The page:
Home Relief for student loan borrowers on hold; payment pause extended again

Relief for student loan borrowers on hold; payment pause extended again

Crystal Graham
student loan relief
(© Justin – stock.adobe.com)

Student loan borrowers aren’t likely to get relief from their debt as planned in this calendar year, thanks in part to a lawsuit filed by six Republican-led states.

The lawsuit claims that those who received debt relief from the PPP program could be harmed as a result of The Biden Administration’s student loan forgiveness program. A judge appointed by former Republican President Donald Trump issued a ruling earlier this month calling the loan forgiveness “illegal.”

As a result of the decision, the Department of Education has paused new applications for relief.

President Joe Biden, today, in a video posted to Twitter, said he has asked the Department of Education to extend the pause to 30 days after litigation is resolved or no later than June 30, 2023.

“I’m confident that our student debt relief plan is legal. But it’s on hold because Republican officials want to block it,” Biden said.

Student loan payments were scheduled to resume in January. Payments have been on pause since March 2020.

“Once again, the White House has done the right thing by continuing to protect student loan borrowers – all while Republicans and their billionaire backers fight to steal that much needed student loan relief from the more than 26 million people who are set to receive it,” said Melissa Byrne, a student loan activist and executive director of We The 45 Million. ”This pause extension is critical because we simply cannot return to repayment until after cancellation of debt occurs.

“Thank you President Biden. Thank you for fighting for us.”

Research: Policymakers should work to ‘bolster all available pathways to debt cancellation’

A report by the Student Borrower Protection Center, Dr. Daniel Collier and Dr. Dan Fitzpatrick looked at how the Public Service Loan Forgiveness Program or any other program has spillover effects across nearly every area of the borrowers’ lives, including a wide range of financial, psychological and behavioral measures.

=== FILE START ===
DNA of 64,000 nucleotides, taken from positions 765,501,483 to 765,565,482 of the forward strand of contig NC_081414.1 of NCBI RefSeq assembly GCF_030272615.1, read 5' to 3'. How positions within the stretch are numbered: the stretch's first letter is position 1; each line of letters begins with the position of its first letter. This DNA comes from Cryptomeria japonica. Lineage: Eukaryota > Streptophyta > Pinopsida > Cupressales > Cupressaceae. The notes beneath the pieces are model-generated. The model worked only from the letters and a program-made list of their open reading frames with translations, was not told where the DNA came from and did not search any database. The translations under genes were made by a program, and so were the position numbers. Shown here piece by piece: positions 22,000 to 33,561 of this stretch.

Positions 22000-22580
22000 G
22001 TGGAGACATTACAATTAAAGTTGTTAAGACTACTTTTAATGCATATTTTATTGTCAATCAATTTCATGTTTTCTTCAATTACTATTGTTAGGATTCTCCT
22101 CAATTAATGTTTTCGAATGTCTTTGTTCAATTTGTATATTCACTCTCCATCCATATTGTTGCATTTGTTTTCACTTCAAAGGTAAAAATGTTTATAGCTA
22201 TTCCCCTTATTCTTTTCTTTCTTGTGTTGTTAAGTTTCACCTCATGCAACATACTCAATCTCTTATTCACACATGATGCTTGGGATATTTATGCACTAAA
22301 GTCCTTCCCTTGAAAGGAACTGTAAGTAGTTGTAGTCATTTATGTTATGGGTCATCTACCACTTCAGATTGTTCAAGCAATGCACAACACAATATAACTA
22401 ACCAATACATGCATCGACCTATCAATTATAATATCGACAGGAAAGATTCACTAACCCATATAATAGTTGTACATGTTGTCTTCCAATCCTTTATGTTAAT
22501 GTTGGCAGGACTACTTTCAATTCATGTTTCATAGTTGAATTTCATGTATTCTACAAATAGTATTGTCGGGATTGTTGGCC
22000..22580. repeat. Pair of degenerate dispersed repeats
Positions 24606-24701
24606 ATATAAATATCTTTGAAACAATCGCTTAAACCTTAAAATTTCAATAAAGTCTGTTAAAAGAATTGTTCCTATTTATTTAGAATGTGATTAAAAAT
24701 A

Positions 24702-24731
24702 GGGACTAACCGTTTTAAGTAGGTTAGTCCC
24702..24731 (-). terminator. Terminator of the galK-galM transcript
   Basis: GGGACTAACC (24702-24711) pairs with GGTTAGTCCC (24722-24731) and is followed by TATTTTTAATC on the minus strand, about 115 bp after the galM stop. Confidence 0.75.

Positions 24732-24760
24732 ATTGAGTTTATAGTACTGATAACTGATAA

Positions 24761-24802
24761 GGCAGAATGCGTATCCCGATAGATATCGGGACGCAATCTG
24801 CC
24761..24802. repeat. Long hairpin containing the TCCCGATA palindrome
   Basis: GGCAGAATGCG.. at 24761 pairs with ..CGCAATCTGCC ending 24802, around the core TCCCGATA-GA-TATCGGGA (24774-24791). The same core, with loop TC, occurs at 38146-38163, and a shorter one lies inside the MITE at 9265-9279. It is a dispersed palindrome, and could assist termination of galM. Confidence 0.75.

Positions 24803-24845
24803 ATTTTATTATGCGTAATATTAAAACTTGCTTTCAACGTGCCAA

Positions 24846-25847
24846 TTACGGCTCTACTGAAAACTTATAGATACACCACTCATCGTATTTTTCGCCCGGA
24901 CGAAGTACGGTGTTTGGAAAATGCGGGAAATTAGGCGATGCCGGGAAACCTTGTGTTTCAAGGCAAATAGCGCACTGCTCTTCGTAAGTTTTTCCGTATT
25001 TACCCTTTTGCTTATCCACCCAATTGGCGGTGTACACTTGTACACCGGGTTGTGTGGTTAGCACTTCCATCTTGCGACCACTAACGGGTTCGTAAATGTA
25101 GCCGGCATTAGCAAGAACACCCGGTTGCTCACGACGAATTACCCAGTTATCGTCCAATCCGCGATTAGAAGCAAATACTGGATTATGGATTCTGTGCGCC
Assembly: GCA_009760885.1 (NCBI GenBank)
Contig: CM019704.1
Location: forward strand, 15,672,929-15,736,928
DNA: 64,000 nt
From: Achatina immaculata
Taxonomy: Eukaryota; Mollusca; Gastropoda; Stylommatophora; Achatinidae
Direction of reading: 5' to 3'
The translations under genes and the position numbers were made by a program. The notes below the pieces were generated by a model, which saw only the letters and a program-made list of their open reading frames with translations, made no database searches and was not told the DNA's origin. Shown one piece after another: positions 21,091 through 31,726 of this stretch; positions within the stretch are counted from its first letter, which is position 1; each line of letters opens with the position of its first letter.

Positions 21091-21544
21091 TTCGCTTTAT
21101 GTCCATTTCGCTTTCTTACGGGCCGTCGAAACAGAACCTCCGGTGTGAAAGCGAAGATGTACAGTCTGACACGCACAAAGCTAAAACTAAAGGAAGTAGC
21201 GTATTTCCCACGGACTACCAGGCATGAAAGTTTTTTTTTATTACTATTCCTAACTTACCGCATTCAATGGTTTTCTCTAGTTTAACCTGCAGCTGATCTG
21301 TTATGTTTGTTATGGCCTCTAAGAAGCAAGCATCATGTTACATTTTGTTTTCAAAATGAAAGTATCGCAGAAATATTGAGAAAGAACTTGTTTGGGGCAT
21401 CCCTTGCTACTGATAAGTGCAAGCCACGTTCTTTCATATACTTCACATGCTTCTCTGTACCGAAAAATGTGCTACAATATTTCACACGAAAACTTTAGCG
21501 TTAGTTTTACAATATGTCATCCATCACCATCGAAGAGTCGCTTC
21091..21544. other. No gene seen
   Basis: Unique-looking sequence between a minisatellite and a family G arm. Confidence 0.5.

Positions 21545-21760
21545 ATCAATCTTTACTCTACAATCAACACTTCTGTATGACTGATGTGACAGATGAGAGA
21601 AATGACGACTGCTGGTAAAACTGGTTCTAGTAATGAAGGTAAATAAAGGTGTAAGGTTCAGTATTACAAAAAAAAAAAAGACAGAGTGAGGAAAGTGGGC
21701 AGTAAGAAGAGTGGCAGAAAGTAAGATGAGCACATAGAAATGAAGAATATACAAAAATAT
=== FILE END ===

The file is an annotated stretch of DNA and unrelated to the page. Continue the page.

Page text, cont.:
“This report is one step towards understanding the benefits of student loan forgiveness under PSLF or any other program,” said Collier and Fitzpatrick, the authors of the paper.  “As such, we’ve found that receiving loan forgiveness through PSLF comes with important financial and well-being benefits. However, being on the path to forgiveness does not give a proportional share of those benefits; borrowers with loan balances still several years out from forgiveness show some stress measures that are legitimately concerning.”

Using new survey data collected from August to September, the researchers behind today’s paper found the following:

  • Borrowers’ rates of homeownership increased linearly as they approached and arrived at cancellation.
  • Borrowers’ FICO scores improved as they approached cancellation and jumped up after they achieved it.
  • Borrowers near cancellation reported lower psychological distress, and borrowers who had achieved cancellation reported the lowest levels.

The research, according to a news release, advocates that policymakers must work to bolster all available pathways to debt cancellation.

View the full report online at https://protectborrowers.org/wp-content/uploads/2022/11/Jubilee-and-Jubilation.pdf

Next steps

The Department of Education has asked the Supreme Court to reinstate the student loan forgiveness program while challenges to the relief play out.

If the appeals court or Supreme Court overturns the lower court’s ruling, the Biden administration could then begin to cancel debt as outlined in the program.

The program will forgive up to $10,000 of federal student loan debt for individuals who earned less than $125,000 in 2020 or 2021, or married couples or heads of households who made less than $250,000.

If Biden’s program is allowed to move forward, individual borrowers who earned less than $125,000 in either 2020 or 2021 and married couples or heads of households who made less than $250,000 annually in those years could see up to $10,000 of their federal student loan debt forgiven. Pell grant recipients may be eligible for $20,000 in debt forgiveness.

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Crystal Graham

Crystal Graham

Crystal Abbe Graham is the regional editor of Augusta Free Press. A 1999 graduate of Virginia Tech, she has worked for nearly 25 years as a reporter and editor for several Virginia publications, written a book, and garnered more than a dozen Virginia Press Association awards for writing and graphic design. She was the co-host of "Viewpoints," a weekly TV news show, and co-host of Virginia Tonight, a nightly TV news show. Her work on "Virginia Tonight" earned her a national Telly award for excellence in television.